So Various

You may have met a man — quite young —
A brisk-eyed youth, and highly strung:
One whose desires
And inner fires
Moved him as wires.

And you may have met one stiff and old,
If not in years; of manner cold;
Who seemed as stone,
And never had known
Of mirth or moan.

And there may have crossed your path a lover,
In whose clear depths you could discover
A staunch, robust,
And tender trust,
Through storm and gust.

And you may have also known one fickle,
Whose fancies changed as the silver sickle
Of yonder moon,
Which shapes so soon
To demilune!

You entertained a person once
Whom you internally deemed a dunce: —
As he sat in view
Just facing you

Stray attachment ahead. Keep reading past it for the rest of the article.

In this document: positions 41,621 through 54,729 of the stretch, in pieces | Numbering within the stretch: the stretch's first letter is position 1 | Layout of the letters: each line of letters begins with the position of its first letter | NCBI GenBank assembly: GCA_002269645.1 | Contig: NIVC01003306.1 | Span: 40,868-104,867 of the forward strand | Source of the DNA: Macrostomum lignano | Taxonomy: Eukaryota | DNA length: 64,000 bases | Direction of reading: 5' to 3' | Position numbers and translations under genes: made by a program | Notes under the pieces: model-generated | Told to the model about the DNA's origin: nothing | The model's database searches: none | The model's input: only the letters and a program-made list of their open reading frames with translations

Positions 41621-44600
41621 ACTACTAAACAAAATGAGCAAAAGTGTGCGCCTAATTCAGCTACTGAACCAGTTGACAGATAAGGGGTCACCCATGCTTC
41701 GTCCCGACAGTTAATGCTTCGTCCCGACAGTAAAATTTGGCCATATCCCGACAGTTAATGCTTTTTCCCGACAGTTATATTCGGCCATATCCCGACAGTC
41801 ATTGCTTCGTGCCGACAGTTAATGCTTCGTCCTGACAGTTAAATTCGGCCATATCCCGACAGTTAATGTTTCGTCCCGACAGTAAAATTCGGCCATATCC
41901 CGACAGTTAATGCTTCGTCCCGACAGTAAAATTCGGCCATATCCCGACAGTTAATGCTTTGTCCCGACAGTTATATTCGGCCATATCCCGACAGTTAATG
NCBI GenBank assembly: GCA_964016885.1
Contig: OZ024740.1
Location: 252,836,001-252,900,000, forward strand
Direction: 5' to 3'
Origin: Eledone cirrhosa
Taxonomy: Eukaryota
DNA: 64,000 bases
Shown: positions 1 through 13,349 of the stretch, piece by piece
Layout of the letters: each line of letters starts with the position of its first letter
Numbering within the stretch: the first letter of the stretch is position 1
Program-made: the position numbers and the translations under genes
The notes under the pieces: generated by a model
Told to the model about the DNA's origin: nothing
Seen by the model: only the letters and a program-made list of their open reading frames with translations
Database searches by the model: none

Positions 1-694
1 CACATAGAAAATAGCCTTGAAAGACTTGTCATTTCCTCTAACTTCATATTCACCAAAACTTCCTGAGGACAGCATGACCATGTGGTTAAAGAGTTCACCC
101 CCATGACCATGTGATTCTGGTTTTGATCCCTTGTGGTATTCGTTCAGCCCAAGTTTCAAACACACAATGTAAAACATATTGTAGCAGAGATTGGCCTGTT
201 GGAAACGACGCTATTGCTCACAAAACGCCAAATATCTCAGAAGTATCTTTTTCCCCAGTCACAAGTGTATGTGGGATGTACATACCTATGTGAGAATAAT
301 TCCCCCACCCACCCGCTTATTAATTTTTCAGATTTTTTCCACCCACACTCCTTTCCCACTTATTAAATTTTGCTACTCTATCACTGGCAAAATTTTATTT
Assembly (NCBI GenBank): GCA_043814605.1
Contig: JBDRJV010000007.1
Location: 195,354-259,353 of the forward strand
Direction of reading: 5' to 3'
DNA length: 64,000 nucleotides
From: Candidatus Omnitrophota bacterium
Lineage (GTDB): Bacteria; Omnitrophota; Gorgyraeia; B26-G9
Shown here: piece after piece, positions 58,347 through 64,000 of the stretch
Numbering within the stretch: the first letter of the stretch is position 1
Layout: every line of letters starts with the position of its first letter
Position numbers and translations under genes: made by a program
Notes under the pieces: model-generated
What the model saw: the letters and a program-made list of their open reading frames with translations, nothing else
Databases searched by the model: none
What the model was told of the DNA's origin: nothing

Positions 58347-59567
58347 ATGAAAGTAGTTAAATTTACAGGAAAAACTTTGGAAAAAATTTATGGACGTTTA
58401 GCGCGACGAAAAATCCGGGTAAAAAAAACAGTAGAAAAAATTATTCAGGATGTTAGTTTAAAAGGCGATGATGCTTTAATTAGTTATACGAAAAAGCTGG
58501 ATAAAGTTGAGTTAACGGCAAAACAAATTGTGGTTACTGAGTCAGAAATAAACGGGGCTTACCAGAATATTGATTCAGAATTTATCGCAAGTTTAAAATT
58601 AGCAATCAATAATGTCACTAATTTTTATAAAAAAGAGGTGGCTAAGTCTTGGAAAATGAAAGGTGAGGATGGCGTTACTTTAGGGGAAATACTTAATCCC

You saw him through.

You came to know a learned seer
Of whom you read the surface mere:
Your soul quite sank;
Brain of such rank
Dubbed yours a blank.

Anon you quizzed a man of sadness,
Who never could have known true gladness:
Just for a whim
You pitied him
In his sore trim.

You journeyed with a man so glad
You never could conceive him sad:
He proved to be
Indubitably
Good company.

You lit on an unadventurous slow man,
Who, said you, need be feared by no man;
That his slack deeds
And sloth must needs
Produce but weeds.

A man of enterprise, shrewd and swift,
Who never suffered affairs to drift,
You eyed for a time
Just in his prime,
And judged he might climb.

You smoked beside one who forgot
All that you said, or grasped it not.
Quite a poor thing,
Not worth a sting
By satirizing!

Next year you nearly lost for ever
Goodwill from one who forgot slights never;
And, with unease,
Felt you must seize
Occasion to please. . . .

Now. . . . All these specimens of man,
So various in their pith and plan,
Curious to say
Were one man. Yea,
I was all they.
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